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Carr Quartet closes with Mozart

IN CONCERT What: Emily Carr String Quartet. When/where: Saturday, 8 p.m., Lutheran Church of the Cross (3787 Cedar Hill Rd.) Tickets: Adults $20, seniors and students $15.


What: Emily Carr String Quartet.

When/where: Saturday, 8 p.m., Lutheran Church of the Cross (3787 Cedar Hill Rd.)

Tickets: Adults $20, seniors and students $15. Call 250-477-6222

What: Victoria Symphony (Classics Series): Jesu, Joy of Man's Desiring, conducted by Alain Trudel, with the Elmer Iseler Singers

When: Sunday, 2: 30 p.m. Farquhar Auditorium (University Centre, University of Victoria)

Tickets: $33 to $53. Call 250-721-8480; online at; in person at the UVic ticket centre

The Emily Carr String Quartet, soon to celebrate its sixth anniversary, will bring its Victoria concert season to a close Saturday with a program of three substantial classics, bookended by Mozart's exuberant G-major quartet, K. 387 - one of the six he published in 1785 with a dedication to Haydn - and the sumptuous lone quartet by Ravel.

The centrepiece of the program will be one of the most admired and talked-about of all string quartets, Shostakovich's Eighth, which has always been Exhibit A in the heated debates about Shostakovich and his music because the composer himself, uncharacteristically, provided some reliable clues as to its meaning.

In 1960, under intense pressure from the Soviet regime, Shostakovich agreed to formally join the Communist party. His colleagues were mystified and disappointed. The Soviet Union, then in a period of post-Stalinist "thaw," was opening up to the West and even permitting the stirrings of a real dissident movement at home; restrictions on Shostakovich's career and music had been relaxed, and his international reputation seemed secure. Why, then, did he feel compelled to compromise by joining the party?

He had his reasons, but still felt enough remorse and shame over what he called his "cowardice" to trigger an emotional breakdown. The Eighth Quartet was his creative response to this crisis. The work is overtly autobiographical. It is pervaded by the four-note motif corresponding to Shostakovich's monogram (DSCH), alludes to his own earlier works and pointedly quotes a Russian revolutionary prison song, in what has been interpreted as a plea for forgiveness.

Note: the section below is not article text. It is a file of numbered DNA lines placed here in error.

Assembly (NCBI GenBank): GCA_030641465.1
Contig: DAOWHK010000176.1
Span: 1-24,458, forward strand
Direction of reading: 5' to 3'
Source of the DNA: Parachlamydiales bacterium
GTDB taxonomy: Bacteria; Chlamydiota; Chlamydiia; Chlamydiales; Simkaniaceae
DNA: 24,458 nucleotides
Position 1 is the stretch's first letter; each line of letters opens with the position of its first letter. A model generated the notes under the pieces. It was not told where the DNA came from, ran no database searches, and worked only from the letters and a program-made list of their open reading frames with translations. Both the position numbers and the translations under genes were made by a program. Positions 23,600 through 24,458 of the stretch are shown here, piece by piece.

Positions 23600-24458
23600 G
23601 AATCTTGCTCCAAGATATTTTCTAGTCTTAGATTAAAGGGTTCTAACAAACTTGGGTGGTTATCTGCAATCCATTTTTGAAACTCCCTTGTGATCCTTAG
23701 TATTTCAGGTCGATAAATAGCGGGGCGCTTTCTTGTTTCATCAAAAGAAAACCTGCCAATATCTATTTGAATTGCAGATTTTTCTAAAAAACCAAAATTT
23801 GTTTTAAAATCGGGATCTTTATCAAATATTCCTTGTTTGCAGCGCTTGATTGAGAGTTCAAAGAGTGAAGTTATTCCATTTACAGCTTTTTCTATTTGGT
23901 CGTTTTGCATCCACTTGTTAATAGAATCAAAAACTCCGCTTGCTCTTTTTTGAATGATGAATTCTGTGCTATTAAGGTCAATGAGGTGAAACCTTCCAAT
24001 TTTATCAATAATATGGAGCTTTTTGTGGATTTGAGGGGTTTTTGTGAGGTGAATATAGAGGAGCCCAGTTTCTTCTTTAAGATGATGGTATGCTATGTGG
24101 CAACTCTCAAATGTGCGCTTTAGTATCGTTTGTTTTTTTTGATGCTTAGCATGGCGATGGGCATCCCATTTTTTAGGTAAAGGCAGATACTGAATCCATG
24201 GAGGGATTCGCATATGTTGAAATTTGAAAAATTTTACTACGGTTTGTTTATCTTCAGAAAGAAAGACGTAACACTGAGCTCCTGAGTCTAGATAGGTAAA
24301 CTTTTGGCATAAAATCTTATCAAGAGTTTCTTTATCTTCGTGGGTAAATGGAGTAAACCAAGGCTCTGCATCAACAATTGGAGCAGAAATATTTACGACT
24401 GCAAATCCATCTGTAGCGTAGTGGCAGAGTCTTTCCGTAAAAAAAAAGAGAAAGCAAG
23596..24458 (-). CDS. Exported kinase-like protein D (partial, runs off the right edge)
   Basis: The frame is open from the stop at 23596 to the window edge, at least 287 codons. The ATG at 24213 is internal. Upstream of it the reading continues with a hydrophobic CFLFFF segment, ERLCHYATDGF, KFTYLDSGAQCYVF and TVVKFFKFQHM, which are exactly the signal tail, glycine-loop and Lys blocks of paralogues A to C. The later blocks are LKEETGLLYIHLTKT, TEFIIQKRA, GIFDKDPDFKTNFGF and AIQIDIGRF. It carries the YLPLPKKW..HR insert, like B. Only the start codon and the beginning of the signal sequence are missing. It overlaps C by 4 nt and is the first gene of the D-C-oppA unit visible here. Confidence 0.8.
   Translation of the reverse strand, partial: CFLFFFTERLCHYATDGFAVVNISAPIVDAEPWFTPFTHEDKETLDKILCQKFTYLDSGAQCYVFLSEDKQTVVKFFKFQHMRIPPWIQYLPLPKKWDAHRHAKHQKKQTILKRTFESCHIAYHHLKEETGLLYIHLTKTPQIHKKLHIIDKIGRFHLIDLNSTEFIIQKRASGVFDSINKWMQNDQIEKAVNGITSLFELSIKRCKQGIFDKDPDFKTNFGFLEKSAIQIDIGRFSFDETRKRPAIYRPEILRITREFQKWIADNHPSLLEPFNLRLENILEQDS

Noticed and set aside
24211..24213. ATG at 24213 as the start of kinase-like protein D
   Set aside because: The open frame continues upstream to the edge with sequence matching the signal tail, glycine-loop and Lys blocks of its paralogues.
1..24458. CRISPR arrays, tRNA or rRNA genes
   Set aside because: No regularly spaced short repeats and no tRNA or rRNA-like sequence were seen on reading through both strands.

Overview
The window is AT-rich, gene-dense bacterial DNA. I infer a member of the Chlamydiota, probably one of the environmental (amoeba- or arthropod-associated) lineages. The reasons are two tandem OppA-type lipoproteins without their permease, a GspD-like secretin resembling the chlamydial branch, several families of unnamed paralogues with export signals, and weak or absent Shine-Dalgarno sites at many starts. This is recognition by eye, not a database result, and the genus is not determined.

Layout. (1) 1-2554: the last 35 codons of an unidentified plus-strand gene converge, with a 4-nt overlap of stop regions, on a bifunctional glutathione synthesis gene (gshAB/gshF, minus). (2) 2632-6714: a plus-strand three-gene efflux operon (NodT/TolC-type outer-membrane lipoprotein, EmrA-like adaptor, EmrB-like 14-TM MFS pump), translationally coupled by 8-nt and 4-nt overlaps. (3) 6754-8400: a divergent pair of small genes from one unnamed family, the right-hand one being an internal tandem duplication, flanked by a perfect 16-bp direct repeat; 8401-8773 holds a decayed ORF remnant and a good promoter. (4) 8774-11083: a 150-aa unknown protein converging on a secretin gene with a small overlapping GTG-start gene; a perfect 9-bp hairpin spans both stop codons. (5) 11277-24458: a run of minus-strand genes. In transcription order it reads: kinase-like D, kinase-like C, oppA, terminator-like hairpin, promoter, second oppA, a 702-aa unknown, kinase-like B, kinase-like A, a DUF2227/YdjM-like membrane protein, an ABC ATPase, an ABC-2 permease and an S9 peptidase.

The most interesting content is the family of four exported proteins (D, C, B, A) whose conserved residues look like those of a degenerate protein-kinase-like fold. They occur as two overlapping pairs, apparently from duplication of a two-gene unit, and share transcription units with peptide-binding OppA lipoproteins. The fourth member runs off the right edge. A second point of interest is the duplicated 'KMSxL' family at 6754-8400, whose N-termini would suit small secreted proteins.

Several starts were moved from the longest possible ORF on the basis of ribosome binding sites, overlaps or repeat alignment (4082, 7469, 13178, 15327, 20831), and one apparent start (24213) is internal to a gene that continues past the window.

Running about 20 minutes, the five-movement work - variously sombre, furious, ironic, anguished, mournful - powerfully captured Shostakovich's troubled feelings, but at its première in October 1960, the autobiographical content was disguised by a safe subtitle: "To the memory of the victims of fascism and war." Privately, however, Shostakovich described the quartet as a memorial to himself.

By fortunate coincidence, this central document in 20th-century music will be given two live performances here, less than a month apart: On April 14, it will also be performed, as part of an all-Russian program, by the DieMahler String Quartet, led by Pablo Diemecke (Church of St. Mary the Virgin, 2: 30 p.m., $25/$22.50).


Sunday's concert of the Victoria Symphony, led by its principal guest conductor Alain Trudel, will feature no less than four Bachs, offering a welcome opportunity to sample the impressive range of music produced by this extraordinary family.

The Victoria Symphony, in its Classics Series, has lately been making a conspicuous effort to look beyond the handful of biggest names of the 18th century and explore other significant composers of the period who are often neglected today (Stamitz, Sammartini and Gossec, for instance, in November's concert). The result has been some beautiful performances of unfamiliar but delectable music. Sunday's program includes symphonies by Johann Sebastian Bach's three most successful sons: Wilhelm Friedemann (his eldest), Carl Philipp Emanuel and Johann Christian (his youngest).

J.S. himself will be represented by two sacred cantatas, the jubilant Erschallet, ihr Lieder, BWV 172, which he composed in 1714 during his tenure as court organist and chamber musician at Weimar, and Herz und Mund und Tat und Leben, BWV 147, which he composed in 1723 shortly after taking up a church position in Leipzig. Both include big choral movements ideal for showcasing the orchestra's distinguished guests, the Elmer Iseler Singers, as well as recitatives and arias for soloists to be drawn from the choir's ranks.

Based in Toronto, this 20person professional chamber choir was founded in 1979 by the celebrated Canadian choral conductor Elmer Iseler (1927-1998), and enjoys an international reputation. Currently directed by Lydia Adams, it gives dozens of performances every year; its Victoria appearance is part of a 10-city B.C. tour.

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